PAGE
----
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Huawei tackles weak Wi-Fi problem with new solution

By Catherine Knowles, Wed 16 Dec 2015
FYI, this story is more than a year old

Huawei has launched a new Wi-Fi solution designed to deliver high-quality signal coverage and also simplify device management.

The Agile Distributed Wi-Fi solution adopts a three-layer distributed architecture and is said to improve Wi-Fi signal coverage across many rooms while also enabling more effective management of multiple network access points (APs) in enterprises such as hotels, hospitals, universities and warehouses.

"With greater demand for mobile connectivity, Huawei is helping enterprises increase the range, reliability and performance of their wireless network infrastructure to drive operational efficiency and enhance consumer engagement," says Jane Fu, Huawei director of WLAN product, switch and enterprise communications product line.

"Leveraging an innovative architecture, Huawei's Agile Distributed Wi-Fi Solution helps enterprises solve Wi-Fi network capacity, coverage and performance challenges while simplifying network management without adding costs,” Fu says.

In the past five years, the number of terminals connected to Wi-Fi networks has increased tenfold, with the amount of data traffic growing by four times, according to Huawei.

In particular, 70% of data traffic flow is now indoors. With traditional Wi-Fi solutions, weak signal coverage remains a challenge as AP signals attenuate when penetrating through walls resulting in coverage holes, the company says.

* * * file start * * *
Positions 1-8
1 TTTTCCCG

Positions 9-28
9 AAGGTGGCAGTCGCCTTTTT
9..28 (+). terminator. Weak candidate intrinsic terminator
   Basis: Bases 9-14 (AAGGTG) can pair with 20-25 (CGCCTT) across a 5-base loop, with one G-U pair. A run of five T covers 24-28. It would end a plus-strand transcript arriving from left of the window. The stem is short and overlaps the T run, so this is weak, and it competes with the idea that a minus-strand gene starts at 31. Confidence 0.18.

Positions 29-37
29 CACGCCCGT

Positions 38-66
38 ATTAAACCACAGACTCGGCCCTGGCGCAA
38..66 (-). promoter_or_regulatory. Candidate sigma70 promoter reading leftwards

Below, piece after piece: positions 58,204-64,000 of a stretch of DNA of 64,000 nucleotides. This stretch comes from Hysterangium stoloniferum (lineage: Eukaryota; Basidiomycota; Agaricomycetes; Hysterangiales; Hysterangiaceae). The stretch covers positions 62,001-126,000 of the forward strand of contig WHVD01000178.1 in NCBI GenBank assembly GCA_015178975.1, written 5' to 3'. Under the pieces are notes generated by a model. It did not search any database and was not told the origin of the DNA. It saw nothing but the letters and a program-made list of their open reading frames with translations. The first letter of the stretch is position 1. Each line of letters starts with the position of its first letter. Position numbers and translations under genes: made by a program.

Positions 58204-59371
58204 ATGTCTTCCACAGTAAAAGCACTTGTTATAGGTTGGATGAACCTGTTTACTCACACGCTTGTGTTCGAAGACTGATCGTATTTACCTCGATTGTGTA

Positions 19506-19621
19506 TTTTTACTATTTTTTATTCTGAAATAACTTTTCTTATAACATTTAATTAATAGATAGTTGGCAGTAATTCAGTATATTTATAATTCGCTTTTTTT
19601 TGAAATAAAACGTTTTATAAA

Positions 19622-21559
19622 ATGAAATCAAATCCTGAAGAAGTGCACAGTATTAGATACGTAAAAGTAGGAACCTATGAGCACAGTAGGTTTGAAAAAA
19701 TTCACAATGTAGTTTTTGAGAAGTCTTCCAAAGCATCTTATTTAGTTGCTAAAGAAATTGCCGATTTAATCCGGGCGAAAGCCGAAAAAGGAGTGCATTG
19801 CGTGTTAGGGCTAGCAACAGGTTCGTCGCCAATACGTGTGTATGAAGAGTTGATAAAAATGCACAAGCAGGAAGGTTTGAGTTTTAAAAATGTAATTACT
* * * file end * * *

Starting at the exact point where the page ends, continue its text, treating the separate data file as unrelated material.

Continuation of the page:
To overcome this challenge, Huawei has changed the traditional "AC (assess control) + Fit AP" architecture by adopting an architecture design that divides the "Fit AP" layer into two parts and establishes a three-layer distributed architecture - "AC + Central AP + Remote Radio Units (RRUs)".

Under this new architecture, the central AP processes services, configurations, and roaming are more unified, which helps improve network performance and reduces the number of management nodes, Huawei says.

In addition, the distributed architecture deploys RRUs in rooms through cables, ensuring full coverage without holes, according to Huawei.

This architecture increases user capacity per room from 32 to 80 users, and improves available bandwidth per user from 10 Mbps to 20 Mbps.

Moreover, the RRUs are only responsible for user access and data forwarding. As such, the performance of the central AP is up to 20% higher than traditional settled Aps, Huawei says.

Huawei's Agile Distributed Wi-Fi Solution enables a single AP to cover as many as 48 rooms, reducing the number of configuration nodes and the configuration workload by more than 90%, the company states.

For example, using the solution to cover 10,000 rooms requires the configuration of only 200 nodes.

The solution's innovative architecture also changes the roaming mode. Within the same central AP coverage area, an independent roaming domain can be created for each user to enable complete wireless connectivity.

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